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Resource Bank

The Resource Bank features materials and tools such as Webinars and regional pacing event presentations.

InterNACHI Checklist

International Standards of Practice for Inspecting Radon Mitigation Systems

Please see the attached document for more information.


RADPAR Radon Prevention and Remediation Newsletter No. 6, May 2012

RADPAR has published the 6th edition of the European Radon Prevention and Remediation Newsletter.

Please see the attached.


Guide for Radon Measurements in Public Buildings

This document is intended for persons and organizations intending to carry out radon measurements in public buildings. These buildings, considered dwellings, have a high occupancy rate and/or residency period for members of the public. The types of buildings include hospitals,
schools, long-term care residences and correctional facilities.

The purpose of the testing is to evaluate radon levels in order to determine the need for remedial
action to protect the dwelling residents. Occupational exposure of workers to radon is addressed separately through existing guidelines orregulations such as the Canadian Guidelines for Management of Naturally Occurring RadioactiveMaterials (NORM) and the Canada Labour Code.

The scope of this document is limited to guidance regarding types of measurement devices,
device placement, measurement duration, and the interpretation of measurement results regarding
corrective action for health protection in public buildings and schools.


Cross Canada Survey of Radon Levels in Homes

Health Canada has published its final report on a two year cross-Canada survey of radon levels in homes. The results indicate that 6.9% of Canadians are living in homes with radon levels above the national guideline. Though some provinces have higher incidences of high radon levels, every province has a significant number of homes with radon concentrations above the guideline.


Fact Sheet on Radon's Cancer Risks

The CMA has joined forces with Health Canada to remind Canadians - and their physicians - that the cancer risk posed by household radon gas is particularly acute for smokers.

"Almost 90% of lung cancer deaths are caused by smoking," says a new fact sheet designed for physicians to distribute to patients. "Radon exposure is linked to approximately 10% of lung cancers in Canada and is the second leading cause of lung cancer for smokers."

The connection between cancer and radon - a gas produced naturally as uranium breaks down, which then seeps into houses - is well known. However, many people are unaware that smokers living in a high-radon environment have a one-in-three chance of developing lung cancer, compared with a one-in-20 rate for non-smokers.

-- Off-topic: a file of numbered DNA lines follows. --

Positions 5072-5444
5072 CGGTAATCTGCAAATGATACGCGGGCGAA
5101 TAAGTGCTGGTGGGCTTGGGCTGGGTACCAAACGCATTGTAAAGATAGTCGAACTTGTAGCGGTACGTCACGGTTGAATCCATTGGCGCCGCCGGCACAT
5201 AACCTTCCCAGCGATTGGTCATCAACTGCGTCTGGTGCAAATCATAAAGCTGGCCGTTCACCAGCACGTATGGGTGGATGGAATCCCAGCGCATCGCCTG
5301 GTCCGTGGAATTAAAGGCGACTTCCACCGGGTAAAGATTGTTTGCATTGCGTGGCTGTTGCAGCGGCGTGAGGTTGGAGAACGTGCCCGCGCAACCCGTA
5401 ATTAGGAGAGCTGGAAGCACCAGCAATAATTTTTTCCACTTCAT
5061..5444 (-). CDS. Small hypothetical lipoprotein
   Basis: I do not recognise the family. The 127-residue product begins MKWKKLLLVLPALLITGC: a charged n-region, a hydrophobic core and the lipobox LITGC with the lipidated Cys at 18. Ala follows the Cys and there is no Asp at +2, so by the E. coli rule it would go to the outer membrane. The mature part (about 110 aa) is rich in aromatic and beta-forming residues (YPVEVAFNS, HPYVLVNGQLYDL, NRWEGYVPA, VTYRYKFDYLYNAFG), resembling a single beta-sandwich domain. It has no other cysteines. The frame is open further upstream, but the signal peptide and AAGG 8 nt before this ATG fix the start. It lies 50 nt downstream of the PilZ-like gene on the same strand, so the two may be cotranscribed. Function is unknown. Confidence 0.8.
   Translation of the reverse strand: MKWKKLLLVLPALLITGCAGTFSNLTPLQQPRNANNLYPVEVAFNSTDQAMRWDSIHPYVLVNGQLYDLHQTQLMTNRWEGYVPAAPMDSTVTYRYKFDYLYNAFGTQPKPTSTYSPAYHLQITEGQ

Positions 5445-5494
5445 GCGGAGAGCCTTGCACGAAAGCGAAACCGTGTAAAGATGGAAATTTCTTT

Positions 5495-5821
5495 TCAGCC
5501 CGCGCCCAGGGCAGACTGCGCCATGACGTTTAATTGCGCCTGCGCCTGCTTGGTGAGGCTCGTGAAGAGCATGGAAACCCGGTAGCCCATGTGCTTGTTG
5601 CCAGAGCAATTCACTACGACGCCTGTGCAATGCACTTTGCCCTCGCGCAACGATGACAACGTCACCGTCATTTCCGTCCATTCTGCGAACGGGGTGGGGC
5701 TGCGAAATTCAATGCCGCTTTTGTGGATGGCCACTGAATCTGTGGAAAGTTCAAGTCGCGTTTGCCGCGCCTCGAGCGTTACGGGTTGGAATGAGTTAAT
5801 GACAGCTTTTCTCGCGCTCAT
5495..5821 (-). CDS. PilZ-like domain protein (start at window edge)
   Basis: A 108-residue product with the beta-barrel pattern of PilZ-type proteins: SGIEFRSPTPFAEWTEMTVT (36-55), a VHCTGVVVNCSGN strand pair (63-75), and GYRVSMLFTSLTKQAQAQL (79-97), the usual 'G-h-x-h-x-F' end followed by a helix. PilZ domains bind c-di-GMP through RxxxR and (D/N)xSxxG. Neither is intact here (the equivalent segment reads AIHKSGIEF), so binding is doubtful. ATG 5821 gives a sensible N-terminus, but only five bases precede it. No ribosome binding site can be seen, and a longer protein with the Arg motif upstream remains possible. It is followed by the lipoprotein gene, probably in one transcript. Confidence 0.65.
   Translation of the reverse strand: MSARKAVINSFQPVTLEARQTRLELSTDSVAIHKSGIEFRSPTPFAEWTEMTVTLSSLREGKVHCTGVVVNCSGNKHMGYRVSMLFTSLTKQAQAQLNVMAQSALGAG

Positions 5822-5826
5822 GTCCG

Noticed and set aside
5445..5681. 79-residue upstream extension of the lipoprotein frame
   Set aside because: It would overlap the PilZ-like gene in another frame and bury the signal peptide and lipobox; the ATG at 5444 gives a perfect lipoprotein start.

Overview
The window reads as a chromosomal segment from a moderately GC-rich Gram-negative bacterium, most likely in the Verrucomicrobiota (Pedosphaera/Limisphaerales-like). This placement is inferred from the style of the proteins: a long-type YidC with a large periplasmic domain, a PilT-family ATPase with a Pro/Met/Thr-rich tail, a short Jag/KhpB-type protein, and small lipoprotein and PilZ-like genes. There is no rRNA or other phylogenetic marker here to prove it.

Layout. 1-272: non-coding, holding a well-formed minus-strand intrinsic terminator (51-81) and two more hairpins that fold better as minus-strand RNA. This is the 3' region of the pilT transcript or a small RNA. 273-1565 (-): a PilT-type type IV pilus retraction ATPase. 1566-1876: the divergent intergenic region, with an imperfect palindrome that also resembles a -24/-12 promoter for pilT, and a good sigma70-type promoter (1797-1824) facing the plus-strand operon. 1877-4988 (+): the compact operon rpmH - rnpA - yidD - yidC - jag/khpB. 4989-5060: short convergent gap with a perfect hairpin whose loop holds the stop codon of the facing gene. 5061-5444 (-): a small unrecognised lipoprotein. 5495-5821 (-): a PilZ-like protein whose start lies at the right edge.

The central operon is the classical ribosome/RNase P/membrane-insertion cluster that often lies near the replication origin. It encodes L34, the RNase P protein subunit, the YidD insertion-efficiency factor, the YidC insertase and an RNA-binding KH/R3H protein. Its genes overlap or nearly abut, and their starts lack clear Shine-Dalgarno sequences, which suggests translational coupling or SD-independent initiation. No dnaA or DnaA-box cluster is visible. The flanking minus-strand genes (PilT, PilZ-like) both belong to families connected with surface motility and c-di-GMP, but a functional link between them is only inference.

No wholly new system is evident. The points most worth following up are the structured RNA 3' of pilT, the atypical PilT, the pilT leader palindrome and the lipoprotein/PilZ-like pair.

Communicating Cancer Prevention Information to State Policy Makers

This study was conducted to determine how to communicate cancer prevention information to state policy makers using policy briefs. A large portion of the cancer burden is preventable and policy interventions can play a central role in changing health outcomes.

Please see attached.


Dealing With Radon in Real Estate Transactions

The Colorado Department of Public Health and Environment has published a guide to "Dealing With Radon in Real Estate Transactions." Please see attached.


A North Jersey Homeowner's Guide to Radioactivity in Drinking Water: Uranium

The New Jersey Department of Environmental Protection has published "A North Jersey Homeowner's Guide to Radioactivity in Drinking Water: Uranium".

Along with Uranium, this resource also references the overall procedures for testing for radon in drinking water. Please see attached.


Making Your Mitigation System More Effective Manual

Please view the following resource entitled "Making Your Mitigaton System More Effective Manual"

The effort to reduce indoor radon concentrations in homes has been an on-going learning process
for the past decade. Research, funded by agencies such as NJDEPE and EPA as well as innovative
work by the private sector, has increased the knowledge of radon-reduction technology. Standardized
mitigation techniques are being offered by many professional radon mitigators across the country.

This manual is an effort to provide mitigation contractors with information to improve the
effectiveness of their mitigation systems. It is intended to help mitigators identify potential problems
in an installed mitigation system. It is not a pre-mitigation diagnostics guide.

The manual has been designed as a training aid, to be used by those offering continuing education
workshops, as well as a stand-alone technical guidance manual. It contains how-to information on


"Follow-Up of New Jersey Homes Mitigated for Radon - Phase 2"

Please view the following attached resource entitled "Follow-Up of New Jersey Homes Mitigated for Radon - Phase 2"

A variety of techniques to reduce indoor radon levels have been developed and are commonly used by professional radon mitigators and the do-it-yourself homeowner. This project was designed to investigate radon mitigation systems that have been installed in homes in New Jersey, with the objectives of identifying causes of system failure or success, and transferring that knowledge to the private and public sectors.

To reach the objectives, Building Research Associates, (BRA), working under the "Follow-up of New Jersey Homes Mitigated for Radon - Phase I" project, investigated 100 homes across New Jersey that had been mitigated for radon. That project identified several deficiencies in the mitigation systems that were suspected to be the cause of a system's failure to maintain radon concentrations below the 4.0 pCih level.